The number of Manitobans suffering from Parkinson's disease is expected to double in the next 16 years, says the Parkinson Society Manitoba.
The number of patients suffering from the degenerative neurological disease will hit 12,000 people in the province and 163,700 across the country by 2031. The disease is characterized by a loss of dopamine in the brain; there is no known cause or cure.
The Parkinson Society used information from a national neurological study and extrapolated the data using other information from Winnipeg's Movement Disorder Clinic.
- Dementia patients sold unproven 'brainwave optimization'
- Ottawa man builds hybrid car from scratch despite Parkinson's
"Depression and anxiety are far more debilitating than motor symptoms themselves. Many people who experience Parkinson's are young," said Tanis Newsham, a social worker at the Movement Disorder Clinic.
Parkinson's disease costs society more than $120 million annually in medical bills and lost wages, according to the national neurological study. The study says the main causes for the increase in Parkinson's patients is extended life expectancy and a better ability to diagnose the disease.
"Doubling is an alarming statistic for Manitobans given that current demand for Parkinson's programs and health-care services is already being stretched. A concerted effort to bring broader services to families living with Parkinson's disease will have to be ramped up at unprecedented levels over the next several years," said Howard Koks, Chief Executive Officer of Parkinson Society Manitoba.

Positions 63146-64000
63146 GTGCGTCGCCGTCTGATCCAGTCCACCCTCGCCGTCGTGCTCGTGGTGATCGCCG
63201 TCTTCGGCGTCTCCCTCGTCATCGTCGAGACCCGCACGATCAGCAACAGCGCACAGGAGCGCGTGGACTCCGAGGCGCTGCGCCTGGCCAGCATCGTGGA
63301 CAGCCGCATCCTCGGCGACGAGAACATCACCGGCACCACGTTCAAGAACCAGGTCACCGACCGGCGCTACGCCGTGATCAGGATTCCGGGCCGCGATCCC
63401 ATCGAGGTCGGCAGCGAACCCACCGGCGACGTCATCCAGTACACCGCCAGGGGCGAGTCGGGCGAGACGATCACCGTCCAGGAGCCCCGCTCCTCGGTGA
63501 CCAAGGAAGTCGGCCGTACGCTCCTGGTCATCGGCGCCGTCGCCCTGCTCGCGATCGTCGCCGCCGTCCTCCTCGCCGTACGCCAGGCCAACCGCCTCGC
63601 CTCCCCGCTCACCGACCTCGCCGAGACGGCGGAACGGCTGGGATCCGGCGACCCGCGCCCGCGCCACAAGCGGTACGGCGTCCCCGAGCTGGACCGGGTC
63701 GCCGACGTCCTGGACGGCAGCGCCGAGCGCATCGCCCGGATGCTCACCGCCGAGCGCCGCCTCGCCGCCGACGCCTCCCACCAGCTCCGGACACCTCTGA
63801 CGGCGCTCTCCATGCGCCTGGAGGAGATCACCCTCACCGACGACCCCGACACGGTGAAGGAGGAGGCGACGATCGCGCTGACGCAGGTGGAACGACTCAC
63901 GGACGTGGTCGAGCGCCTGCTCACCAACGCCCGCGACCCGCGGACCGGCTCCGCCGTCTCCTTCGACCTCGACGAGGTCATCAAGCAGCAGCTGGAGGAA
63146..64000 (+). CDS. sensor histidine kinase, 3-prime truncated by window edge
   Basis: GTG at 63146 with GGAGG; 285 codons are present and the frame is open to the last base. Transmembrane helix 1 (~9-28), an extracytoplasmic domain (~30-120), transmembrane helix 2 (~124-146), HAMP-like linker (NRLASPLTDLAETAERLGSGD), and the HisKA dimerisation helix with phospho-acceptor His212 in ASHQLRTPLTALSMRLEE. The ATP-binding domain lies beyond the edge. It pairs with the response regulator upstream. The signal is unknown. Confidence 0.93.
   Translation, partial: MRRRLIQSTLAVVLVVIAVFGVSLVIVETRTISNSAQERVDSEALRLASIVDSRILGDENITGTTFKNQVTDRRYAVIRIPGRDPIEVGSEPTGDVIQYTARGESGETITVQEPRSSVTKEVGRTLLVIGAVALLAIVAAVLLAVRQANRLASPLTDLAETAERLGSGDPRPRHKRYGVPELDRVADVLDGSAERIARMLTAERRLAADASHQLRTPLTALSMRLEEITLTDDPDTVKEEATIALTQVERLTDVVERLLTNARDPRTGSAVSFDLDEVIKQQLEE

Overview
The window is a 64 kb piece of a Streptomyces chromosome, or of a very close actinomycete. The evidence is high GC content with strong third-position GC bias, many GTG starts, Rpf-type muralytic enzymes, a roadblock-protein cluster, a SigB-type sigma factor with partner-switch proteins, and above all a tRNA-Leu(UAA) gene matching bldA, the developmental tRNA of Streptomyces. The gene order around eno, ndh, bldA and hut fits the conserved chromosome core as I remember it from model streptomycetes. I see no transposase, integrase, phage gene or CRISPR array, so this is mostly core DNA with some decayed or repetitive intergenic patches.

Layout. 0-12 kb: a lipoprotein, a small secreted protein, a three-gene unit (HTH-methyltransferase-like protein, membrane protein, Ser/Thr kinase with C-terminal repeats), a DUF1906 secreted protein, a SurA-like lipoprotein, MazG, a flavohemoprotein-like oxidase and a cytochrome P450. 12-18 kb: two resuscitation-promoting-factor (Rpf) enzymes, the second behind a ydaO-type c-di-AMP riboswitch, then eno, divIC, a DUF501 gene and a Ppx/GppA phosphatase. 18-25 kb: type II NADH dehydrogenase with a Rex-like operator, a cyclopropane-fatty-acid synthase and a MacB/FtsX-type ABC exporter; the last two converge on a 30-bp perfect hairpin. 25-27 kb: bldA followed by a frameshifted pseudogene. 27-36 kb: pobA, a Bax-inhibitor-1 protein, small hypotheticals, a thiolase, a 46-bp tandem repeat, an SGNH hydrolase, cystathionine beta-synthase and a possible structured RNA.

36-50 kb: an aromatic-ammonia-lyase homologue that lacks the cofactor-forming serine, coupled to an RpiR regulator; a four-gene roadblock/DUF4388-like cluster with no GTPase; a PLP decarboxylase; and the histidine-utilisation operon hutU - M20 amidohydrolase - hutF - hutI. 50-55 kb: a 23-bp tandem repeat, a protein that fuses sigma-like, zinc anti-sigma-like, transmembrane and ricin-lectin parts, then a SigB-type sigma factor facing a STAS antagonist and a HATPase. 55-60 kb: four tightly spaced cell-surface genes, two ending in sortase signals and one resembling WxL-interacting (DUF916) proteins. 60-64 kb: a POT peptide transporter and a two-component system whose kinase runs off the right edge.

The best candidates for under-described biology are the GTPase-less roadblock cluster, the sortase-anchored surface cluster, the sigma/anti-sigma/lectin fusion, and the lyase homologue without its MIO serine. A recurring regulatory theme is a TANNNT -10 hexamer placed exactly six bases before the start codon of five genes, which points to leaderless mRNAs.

'Sadness and loss of interest'
Steve Van Vlaenderen, 66, was diagnosed with the disease four and a half years ago.
"The purpose of my life disappeared in one single verdict and the words, 'there is no cure for Parkinson's disease.' The hardest thing was coping with the continuous feelings of sadness and loss of interest," Van Vlaenderen said.
The Parkinson Society has begun testing the effectiveness of a pilot project to help manage depression in Parkinson's patients.
"Well I think the secret is we have to bring awareness to it and we're starting that now with one pilot project in the area of anxiety and depression because there'll be a lot more people dealing with it," Koks said.
"There are people that have Parkinson's now that just won't reach out to us. One of the things we really want them to know is they don't have to do this alone. Reach out to the society, get involved even if it's just at the level at education materials because the best thing they can do is equip themselves."
Changing your thoughts
Linda Demeule participated in the Parkinson Society Manitoba's pilot project that used cognitive behavioural therapy to change thoughts and behaviours of Parkinson's patients.
Managing daily chores is a lot more difficult, the simple things aren't as simple, which causes a building frustration for Demeule,
"But today I feel more confident and empowered. Tools that you have available to you to increase, enhance your daily life really, to change it," Demeule said.
"There are different practical things like breathing exercises, muscle relaxation techniques that help deal with every day challenges," she added. "It's sort of looking at the glass half full instead of half empty. It changes your thoughts."
Winnipeg's Parkinson SuperWalk 2015 will take place Sept. 12 at the University of Manitoba. It will serve as a fundraiser to raise money for Parkinson's research. Similar fundraisers will be held in Morden, Brandon and Gimli.
Find more information at the Parkinson Society of Manitoba website.